The way to avoid this is to follow Bill’s advice. Work out how your business is supposed to operate, before you engage technology to make it work better. Go analogue, then digital. Paper and textas first.

Get ready to step back

How about the second issue? Well, that’s where I invite you to take a step back.

You see, the biggest issue that cloud technology selection is, is what I call ‘the beauty parade’.

Make no mistake, software sales is big business, especially at the top end. Having sat down with software developers to calculate the size of the Aussie market for financial planning software, I can tell you it’s huge.

When selling software, it’s done on two levels:

  1. The benefit to your business; and
  2. Features.

For the most part, the first is pretty much the same between providers in all but a few exceptions. It’s like bank advertising. Most are offering the same thing.

Features though is where differentiation occurs, and confusion starts, unless you start by knowing what you need.

So, this is the key part. The step before. Before you even think about looking for software, start by asking what you need.

The Tech Map

In my world, it’s called the Tech Map. It’s a process of identifying the tech you have across four clear categories, then breaking it down into internal and external, to understand three things:

  1. What software are you currently using to fill certain gaps?
  2. Where are you under-utilising and can remove tech?
  3. Where do you need to fill gaps and should start looking at tech?

Then and only then are you ready for the final ingredient.

To decide what functionality you need, weight it so you can assess tech based on the value it will add to you and have a clear, objective way of assessing the ‘appley-oranges’ from the ‘orangey-apples’.

If you’re interested in the specifics of how, head over to our website and download the white paper on the topic. However, let me give you an example.

Last time we did our tech map, we discovered that the tool we were using for our internal communications – Slack – could actually be replaced by our project management/workflow tool, Teamwork Projects. We also identified that some of the internal communications piece was actually being split inconsistently between our shared inbox – Missive – and Slack.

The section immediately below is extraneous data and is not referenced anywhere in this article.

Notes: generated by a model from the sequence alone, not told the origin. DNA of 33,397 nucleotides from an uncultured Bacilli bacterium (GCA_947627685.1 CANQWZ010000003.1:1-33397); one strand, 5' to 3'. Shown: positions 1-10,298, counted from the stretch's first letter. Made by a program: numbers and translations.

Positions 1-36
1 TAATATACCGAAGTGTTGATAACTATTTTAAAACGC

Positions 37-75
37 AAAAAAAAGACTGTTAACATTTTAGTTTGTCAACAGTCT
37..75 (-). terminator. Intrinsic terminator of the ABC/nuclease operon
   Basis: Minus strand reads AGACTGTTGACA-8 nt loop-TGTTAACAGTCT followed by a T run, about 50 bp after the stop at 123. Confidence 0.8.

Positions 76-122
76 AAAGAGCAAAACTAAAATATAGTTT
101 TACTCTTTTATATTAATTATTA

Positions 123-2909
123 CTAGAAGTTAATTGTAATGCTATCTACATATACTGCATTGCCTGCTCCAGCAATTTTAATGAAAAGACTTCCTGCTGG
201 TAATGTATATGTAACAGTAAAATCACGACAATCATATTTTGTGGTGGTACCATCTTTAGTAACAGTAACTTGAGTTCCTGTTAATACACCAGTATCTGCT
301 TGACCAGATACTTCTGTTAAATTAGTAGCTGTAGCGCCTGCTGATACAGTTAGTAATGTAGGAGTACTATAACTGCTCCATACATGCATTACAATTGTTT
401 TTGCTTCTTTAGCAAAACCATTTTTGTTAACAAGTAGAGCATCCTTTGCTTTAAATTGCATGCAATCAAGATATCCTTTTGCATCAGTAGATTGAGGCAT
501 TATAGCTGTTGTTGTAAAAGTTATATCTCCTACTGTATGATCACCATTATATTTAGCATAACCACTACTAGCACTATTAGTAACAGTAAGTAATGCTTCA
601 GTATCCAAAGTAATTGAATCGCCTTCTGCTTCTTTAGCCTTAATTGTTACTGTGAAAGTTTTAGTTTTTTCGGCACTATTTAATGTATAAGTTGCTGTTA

Upon analysis, we realised that by removing Slack from our tech stack and getting clear on when internal communication should happen in the inbox vs workflow, we’d not only save a bunch of money, we’d also make it easier to find the right information and improve our internal ‘business memory’.

The end result of that exercise was a reduction in our monthly tech bill of $300 (it may not seem a lot, but we are committed to keeping ours under $1,000), and removing a total of seven tech tools from our business.

It’s like tending to the backyard. You need to know what plants to put in there to begin with, otherwise the garden will never grow. Once it’s growing, you still need to cut it back every now and again, otherwise you end up with a garden in the vines, instead of vines in the garden.

A streamlined result

The end result is less confusion, less complication and less chasing your tail either:

– waiting for the messianic single-source-of-truth solution (which is honestly at least 12-24 months away) that will solve all your problems; or

– plugging and unplugging tech into your business like a demented two-year-old with a Duplo problem, all the time wondering how to make it talk to each other.

It’s a brave new world out there and the future is looking good, but first you need to know what to look for.